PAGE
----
Spain's voice of radio dies

9th September 2004, Comments 0 comments

9 September 2004, MADRID - Spanish journalist Matias Prats Cañete, the most popular radio announcer during the Franco regime, has died aged 90, it was reported Thursday.

9 September 2004

MADRID - Spanish journalist Matias Prats Cañete, the most popular radio announcer during the Franco regime, has died aged 90, it was reported Thursday.

Considered the master of Spanish radio, Prats had been in hospital in Madrid for months suffering from renal failure.

Prats was born in December 1913 in Villa del Rio in Cordoba. He was the father of one of Spanish television's best-known journalists, Matias Prats Luque.

He began his journalism career in November 1939 at Spanish National Radio (RNE) in Malaga covering football matches, but moved to Madrid during the 1940s.

From 1947-1971, he was the announcer of the News and Movie Documentaries (Spanish acronym: "No Do") reports that praised the government and were obligatory viewing in Spanish theatres during the Francisco Franco regime.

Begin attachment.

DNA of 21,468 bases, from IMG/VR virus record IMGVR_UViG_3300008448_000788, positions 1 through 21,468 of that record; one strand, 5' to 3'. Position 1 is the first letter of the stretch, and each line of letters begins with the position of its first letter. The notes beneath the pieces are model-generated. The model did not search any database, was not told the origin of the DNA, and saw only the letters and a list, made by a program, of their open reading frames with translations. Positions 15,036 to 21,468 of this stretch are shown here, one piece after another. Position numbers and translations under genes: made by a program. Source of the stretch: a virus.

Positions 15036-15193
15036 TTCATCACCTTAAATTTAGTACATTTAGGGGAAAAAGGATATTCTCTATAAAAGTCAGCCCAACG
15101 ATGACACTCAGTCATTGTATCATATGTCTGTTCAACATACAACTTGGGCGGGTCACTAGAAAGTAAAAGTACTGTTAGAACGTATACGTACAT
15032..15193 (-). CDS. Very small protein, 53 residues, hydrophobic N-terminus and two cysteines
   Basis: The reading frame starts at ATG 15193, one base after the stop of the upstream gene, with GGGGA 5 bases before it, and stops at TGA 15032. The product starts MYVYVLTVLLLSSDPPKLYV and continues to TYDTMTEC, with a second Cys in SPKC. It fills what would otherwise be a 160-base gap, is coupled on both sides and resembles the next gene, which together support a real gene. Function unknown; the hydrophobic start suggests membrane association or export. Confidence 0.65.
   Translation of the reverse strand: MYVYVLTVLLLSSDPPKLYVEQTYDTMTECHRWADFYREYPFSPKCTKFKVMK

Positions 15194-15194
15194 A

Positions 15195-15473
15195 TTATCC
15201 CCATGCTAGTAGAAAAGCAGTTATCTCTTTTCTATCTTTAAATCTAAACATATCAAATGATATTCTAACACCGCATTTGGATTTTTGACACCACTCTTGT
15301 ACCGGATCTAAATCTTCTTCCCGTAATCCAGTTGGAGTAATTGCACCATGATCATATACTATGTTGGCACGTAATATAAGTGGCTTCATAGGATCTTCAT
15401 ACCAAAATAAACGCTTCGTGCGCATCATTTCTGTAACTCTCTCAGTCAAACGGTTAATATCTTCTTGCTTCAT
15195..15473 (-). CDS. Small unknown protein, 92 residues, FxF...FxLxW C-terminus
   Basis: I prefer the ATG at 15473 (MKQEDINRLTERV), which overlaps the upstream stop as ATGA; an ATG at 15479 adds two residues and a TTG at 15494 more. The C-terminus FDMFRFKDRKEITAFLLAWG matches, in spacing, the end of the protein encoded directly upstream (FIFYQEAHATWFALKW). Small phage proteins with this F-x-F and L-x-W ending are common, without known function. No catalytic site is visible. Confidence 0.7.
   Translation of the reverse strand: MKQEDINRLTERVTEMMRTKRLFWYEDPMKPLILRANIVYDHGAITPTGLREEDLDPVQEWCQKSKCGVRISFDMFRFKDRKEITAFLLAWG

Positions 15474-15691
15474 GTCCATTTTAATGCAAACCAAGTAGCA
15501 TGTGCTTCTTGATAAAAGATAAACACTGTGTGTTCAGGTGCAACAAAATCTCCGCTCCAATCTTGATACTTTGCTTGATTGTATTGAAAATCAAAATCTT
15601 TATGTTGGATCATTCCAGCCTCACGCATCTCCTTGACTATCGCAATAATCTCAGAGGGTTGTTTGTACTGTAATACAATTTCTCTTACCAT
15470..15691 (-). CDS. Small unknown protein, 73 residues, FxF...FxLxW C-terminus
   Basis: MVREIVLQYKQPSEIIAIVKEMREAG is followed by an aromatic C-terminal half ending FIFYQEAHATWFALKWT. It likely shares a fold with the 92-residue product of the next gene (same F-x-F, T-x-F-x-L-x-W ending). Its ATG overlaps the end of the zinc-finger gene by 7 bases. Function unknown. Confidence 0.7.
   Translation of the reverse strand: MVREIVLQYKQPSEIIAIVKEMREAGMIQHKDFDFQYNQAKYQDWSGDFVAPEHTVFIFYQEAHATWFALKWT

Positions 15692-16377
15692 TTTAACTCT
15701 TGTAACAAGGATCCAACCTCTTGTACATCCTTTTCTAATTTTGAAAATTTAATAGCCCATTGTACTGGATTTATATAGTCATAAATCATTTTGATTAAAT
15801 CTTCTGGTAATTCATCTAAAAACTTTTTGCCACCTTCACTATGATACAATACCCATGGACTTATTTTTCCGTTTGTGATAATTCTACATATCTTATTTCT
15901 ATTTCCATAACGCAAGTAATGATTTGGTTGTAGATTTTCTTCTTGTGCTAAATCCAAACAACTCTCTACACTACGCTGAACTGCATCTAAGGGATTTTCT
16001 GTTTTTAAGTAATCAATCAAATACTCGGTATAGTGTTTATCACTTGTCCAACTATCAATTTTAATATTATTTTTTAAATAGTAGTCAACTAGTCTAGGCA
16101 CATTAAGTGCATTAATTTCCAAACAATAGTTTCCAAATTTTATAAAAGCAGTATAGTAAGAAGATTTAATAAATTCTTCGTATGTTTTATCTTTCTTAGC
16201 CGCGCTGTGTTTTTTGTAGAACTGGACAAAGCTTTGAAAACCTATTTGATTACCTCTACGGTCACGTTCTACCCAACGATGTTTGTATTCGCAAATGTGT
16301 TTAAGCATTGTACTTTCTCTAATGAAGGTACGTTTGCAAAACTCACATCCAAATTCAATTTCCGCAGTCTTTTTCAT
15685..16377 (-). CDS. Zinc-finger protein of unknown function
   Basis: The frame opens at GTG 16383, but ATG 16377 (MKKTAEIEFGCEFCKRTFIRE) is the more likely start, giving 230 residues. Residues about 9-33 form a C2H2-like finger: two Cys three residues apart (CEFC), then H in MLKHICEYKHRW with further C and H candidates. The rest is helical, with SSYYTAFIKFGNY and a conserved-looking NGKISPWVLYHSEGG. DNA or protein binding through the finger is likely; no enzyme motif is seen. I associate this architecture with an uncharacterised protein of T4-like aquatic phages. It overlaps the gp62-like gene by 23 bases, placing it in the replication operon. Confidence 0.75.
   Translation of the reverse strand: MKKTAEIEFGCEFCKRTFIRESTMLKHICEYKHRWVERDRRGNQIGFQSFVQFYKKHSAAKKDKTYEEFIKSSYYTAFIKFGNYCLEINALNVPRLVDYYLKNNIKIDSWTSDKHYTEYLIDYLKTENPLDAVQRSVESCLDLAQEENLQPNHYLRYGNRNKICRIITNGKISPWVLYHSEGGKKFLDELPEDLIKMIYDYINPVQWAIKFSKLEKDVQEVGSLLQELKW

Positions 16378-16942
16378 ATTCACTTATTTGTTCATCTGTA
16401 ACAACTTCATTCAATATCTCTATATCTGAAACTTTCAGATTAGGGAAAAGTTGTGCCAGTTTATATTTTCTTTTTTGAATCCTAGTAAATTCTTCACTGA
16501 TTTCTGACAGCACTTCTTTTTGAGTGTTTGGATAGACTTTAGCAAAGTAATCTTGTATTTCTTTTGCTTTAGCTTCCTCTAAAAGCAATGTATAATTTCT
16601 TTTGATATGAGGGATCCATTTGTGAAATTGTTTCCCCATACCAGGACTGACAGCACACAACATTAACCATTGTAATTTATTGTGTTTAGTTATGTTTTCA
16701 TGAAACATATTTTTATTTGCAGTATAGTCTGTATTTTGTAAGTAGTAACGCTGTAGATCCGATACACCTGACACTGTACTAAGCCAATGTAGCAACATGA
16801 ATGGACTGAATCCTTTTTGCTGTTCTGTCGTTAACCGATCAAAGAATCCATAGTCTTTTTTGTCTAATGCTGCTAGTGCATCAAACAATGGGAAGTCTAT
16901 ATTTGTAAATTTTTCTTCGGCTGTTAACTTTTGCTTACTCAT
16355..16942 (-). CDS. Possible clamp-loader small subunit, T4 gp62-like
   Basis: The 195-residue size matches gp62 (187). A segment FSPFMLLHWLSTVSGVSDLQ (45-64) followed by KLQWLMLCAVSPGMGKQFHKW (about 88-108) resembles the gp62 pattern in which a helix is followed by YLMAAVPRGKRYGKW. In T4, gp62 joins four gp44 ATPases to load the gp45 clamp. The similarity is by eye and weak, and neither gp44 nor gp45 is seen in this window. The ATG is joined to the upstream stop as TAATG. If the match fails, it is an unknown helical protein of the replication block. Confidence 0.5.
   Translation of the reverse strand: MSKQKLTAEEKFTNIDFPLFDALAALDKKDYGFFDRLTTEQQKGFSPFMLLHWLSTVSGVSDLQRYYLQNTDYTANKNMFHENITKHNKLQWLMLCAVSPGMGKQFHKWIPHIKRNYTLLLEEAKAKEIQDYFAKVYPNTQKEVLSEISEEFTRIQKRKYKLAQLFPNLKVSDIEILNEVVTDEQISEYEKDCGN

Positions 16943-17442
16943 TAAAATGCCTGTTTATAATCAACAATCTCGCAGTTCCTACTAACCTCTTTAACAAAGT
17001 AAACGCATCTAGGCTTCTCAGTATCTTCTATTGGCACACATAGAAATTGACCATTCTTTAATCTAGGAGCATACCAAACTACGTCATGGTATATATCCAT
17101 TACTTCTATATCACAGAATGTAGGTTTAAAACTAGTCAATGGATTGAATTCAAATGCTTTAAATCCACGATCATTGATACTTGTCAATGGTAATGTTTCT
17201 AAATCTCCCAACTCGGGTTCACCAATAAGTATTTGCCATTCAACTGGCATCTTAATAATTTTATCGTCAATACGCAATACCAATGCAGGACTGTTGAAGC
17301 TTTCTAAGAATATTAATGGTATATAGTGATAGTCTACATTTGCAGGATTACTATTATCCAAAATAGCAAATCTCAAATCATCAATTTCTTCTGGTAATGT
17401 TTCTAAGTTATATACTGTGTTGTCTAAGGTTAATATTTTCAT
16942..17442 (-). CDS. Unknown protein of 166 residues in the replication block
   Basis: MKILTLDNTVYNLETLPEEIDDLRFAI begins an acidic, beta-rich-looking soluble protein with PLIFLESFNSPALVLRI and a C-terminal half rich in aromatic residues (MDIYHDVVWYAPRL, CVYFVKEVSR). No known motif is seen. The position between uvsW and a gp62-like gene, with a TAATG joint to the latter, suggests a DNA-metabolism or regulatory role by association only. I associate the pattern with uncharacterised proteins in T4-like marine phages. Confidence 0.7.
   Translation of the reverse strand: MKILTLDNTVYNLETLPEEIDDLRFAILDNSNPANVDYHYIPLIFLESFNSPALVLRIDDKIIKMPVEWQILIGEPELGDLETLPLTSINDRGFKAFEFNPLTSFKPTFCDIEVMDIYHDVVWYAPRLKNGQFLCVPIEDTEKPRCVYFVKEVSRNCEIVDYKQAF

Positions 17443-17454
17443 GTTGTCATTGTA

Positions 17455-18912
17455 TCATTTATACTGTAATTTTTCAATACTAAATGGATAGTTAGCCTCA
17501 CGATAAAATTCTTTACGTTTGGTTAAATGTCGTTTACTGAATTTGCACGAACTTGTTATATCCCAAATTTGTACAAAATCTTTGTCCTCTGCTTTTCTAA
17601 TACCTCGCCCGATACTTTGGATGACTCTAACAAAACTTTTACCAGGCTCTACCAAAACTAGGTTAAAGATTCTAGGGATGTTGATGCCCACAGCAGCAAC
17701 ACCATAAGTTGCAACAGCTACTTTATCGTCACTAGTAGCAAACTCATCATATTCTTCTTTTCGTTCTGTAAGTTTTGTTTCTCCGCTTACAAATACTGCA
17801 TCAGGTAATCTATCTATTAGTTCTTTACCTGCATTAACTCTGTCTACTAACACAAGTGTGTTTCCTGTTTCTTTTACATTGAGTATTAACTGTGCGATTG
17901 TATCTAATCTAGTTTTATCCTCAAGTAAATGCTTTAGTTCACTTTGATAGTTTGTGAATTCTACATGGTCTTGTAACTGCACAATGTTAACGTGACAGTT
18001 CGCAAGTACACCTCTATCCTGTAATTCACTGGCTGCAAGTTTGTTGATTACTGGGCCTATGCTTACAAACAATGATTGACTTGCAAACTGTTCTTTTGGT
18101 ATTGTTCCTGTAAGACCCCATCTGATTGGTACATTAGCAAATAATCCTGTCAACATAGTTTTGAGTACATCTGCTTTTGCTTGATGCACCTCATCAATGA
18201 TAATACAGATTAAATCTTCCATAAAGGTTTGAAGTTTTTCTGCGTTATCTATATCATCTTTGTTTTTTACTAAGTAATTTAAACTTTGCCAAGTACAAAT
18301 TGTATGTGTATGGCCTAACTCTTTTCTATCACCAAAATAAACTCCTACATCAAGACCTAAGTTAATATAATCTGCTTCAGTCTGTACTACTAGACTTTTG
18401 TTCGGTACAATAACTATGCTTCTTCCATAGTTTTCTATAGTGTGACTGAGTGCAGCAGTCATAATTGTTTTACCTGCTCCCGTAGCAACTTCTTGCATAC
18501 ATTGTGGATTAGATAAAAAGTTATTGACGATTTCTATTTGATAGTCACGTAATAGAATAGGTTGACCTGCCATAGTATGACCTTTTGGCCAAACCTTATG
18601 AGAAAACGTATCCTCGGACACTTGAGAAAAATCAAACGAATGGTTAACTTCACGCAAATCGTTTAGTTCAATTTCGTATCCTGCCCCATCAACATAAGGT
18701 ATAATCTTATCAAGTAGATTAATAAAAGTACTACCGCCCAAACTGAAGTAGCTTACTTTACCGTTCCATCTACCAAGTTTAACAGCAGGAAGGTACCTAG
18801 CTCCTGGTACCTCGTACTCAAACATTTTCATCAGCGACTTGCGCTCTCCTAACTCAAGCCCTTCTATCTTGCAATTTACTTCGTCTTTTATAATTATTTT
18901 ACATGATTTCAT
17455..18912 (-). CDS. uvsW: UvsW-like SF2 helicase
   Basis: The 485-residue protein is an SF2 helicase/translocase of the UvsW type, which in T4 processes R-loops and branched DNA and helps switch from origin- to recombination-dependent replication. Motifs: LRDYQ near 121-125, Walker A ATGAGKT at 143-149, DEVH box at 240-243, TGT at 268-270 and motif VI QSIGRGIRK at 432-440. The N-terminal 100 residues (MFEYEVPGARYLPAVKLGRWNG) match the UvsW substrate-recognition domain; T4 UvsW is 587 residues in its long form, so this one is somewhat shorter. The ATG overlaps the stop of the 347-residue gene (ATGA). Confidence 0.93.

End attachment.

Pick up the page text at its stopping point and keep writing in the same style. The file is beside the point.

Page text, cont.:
With his poetic broadcasting style, Prats became a sports icon, covering a number of famous matches, including the famous goal by Zarra on 2 July 1950, during the Spain-England World Cup match.

He later said: "Zarra put the goal in the net, and I put it in the heads of the Spaniards."

He was also the icon of Spanish bullfighting broadcasting for many years, and was the last journalist to interview on the radio the great "matador" Manolete before his death in 1947.

Prats worked at Spanish Television from its early years and even during the 1980s and 1990s.

Despite his advanced age, he occasionally covered football matches and bullfights.

He even made a foray into politics in 1971, when he was elected a deputy in the Franco regime's parliament (Cortes).

Prats also won numerous awards, including Spain's prestigious Radio Waves Award in 1955, 1965, 1996 and 1999, as well as the Gold Waves Award in 2003 for "carrying radio to the highest narrative expression and (being) a voice that endures in the memories of several generations of Spaniards."

[Copyright EFE with Expatica]

Subject: Spanish news

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